Sure. My question relates to progressive women/feminists and what they will do in the current Canadian election to ensure a possible Palin success doesn't have ramifications for Canadians. Not Harper and the Canadian version of the Republicans

This [b]is[/b] the international news and politics forum but, if this subject is beyond the pale and the Palin Chronicles are narrowly focused on what a right-wing abomination she is, feel free to change the opening post to something more suitable.

Is the feminism forum is more apropriate for my querie? [img]smile.gif" border="0[/img]

jester

Hmmm...Vagina-Americans. Do they consider it their patriotic duty to ensure an adequate supply of cannon-fodder for 'homeland security'?

Maysie Maysie's picture

Hey jester. If that's what you want to discuss, what I suggest is to begin again, quoting yourself, again (sorry) and go to the Canadian politics forum. Or feminism, but I think Canadian politics is the best given what you want to discuss.

Let's keep this one for All Sarah Palin All The Time.

Sineed

quote:


Originally posted by bigcitygal:
[b]
Let's keep this one for All Sarah Palin All The Time.[/b]

Right on!

More from Daily Kos (same link as above):

quote:

--Palin is a flawed choice. Sure, they would have preferred a wingnut woman politician without the stew of scandals that haven't even come to a full boil yet. They would have preferred an abstinence advocate without a pregnant teenage daughter. They would done better to have gotten a woman who was an actual feminist to pick up disaffected Hillary voters, who were so passionate in large part because of their strong feminist values.

But I guess they run with the whacky woman wingnut they have, not the one they wish they had. Demographically, Palin looked perfect, as mother, governor, and darling of the religious right. But despite all their carrying on, it's not working.

Palin is going to lock up their Crazy Base World vote. Because McCain, despite all his pandering, could not.

But that's not enough to win.

And they know it.


ElizaQ ElizaQ's picture

I just thought of something while skimming through the comments Kos article,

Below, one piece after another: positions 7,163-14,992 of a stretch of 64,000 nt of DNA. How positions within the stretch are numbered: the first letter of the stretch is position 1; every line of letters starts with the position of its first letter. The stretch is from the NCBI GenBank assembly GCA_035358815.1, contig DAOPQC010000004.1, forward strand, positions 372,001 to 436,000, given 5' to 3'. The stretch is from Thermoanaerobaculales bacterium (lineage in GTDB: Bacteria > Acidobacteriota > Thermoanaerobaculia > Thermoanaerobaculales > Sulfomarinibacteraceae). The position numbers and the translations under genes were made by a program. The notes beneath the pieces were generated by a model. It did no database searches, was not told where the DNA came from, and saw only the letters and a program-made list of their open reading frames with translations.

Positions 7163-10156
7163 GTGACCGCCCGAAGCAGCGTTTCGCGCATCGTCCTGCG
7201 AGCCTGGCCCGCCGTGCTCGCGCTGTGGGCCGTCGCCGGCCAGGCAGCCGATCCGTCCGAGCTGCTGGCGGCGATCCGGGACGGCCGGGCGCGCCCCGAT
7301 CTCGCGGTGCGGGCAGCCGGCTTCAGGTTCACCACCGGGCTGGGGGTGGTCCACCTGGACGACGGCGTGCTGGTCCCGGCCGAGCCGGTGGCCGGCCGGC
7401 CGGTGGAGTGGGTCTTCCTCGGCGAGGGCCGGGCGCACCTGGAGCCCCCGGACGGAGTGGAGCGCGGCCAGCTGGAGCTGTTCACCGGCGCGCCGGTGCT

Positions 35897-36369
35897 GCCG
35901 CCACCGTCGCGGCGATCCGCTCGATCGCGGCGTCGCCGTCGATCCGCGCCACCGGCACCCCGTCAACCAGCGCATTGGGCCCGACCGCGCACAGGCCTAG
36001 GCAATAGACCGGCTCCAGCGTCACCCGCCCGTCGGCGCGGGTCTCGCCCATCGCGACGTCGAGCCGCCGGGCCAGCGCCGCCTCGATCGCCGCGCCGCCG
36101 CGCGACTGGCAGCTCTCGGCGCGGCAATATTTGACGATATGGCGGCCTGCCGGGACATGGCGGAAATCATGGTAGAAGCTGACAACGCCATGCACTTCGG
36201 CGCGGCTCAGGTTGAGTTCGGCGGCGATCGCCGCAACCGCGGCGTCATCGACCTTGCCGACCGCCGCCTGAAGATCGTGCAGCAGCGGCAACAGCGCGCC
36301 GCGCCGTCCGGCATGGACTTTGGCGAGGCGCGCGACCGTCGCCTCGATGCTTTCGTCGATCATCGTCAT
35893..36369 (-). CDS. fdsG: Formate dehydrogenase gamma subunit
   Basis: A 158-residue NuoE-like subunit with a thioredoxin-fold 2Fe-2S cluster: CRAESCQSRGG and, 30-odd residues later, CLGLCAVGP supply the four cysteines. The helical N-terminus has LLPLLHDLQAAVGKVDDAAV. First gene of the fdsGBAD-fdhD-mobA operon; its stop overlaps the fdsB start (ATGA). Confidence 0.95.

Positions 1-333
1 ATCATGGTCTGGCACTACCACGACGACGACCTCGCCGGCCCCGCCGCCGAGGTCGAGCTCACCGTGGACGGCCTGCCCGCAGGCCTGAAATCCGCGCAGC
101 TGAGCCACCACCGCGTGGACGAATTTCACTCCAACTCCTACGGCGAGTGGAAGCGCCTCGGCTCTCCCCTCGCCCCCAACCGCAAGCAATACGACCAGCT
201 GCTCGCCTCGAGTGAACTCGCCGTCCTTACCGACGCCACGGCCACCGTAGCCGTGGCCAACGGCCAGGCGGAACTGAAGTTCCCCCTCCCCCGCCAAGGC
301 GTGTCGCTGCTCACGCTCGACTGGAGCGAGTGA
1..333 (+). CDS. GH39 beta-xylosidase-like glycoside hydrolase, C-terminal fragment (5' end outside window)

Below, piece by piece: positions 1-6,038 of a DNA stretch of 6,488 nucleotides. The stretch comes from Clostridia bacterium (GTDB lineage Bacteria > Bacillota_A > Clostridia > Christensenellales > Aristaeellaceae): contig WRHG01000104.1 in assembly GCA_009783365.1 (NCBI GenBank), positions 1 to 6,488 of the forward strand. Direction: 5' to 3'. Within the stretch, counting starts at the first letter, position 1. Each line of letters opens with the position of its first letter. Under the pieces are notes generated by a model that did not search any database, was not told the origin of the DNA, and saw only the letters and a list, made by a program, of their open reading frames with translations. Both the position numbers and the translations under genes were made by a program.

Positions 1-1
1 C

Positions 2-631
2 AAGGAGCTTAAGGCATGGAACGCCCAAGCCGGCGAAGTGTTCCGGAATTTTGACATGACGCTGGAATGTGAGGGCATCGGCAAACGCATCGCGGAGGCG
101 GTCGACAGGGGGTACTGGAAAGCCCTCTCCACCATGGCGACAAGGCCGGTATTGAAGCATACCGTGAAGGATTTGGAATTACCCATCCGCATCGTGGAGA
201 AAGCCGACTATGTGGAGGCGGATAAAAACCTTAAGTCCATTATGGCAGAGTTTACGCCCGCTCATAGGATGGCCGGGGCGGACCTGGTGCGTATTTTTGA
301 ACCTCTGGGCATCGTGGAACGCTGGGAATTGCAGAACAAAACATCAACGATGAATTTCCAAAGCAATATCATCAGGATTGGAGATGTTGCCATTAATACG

These two...

quote:

Oh, and someone that BigCheneyOil could manipulate...to dumb by half to get it.

Tell us Sarah When is you kid Deploying...I found his 'assignment' in the Arab Press. I think you earned the "Penalty Box" on this one.


quote:

being a veteran infantryman, if this is so...
she committed an egregious violation of operational security. she has needlessly jeopardized the life of every person in that unit.

So went to the transcript to see exactly what she said:

quote:


Our son Track is 19.

And one week from tomorrow — Sept. 11 — he'll deploy to Iraq with the Army infantry in the service of his country.

My nephew Kasey also enlisted and serves on a carrier in the Persian Gulf.


I'm pretty sure what the veteran infantry man is absolutely correct. In that speech she announced the name of her son, as well as another relative and specifics of there deployments to the entire world.
Her being a the potential 2nd from the President of the US. Okee...just put a big honkin target on him.
Made me recall the problems when Prince Harry was supposed to be deployed and he ended up NOT going because of all of the 'threats.'

So that got me thinking. Considering that her speech would have been written for her and vetted with a fine tooth comb I can't see this as getting in there by accident. If it did, well that says something about how stupid the campaign people are. If not it means something else. Which could be several things.

Her son will more then likely have to be very protected in Iraq and will not be treated like everyone else. It is a massive security risk not only for him but to anyone that's around him.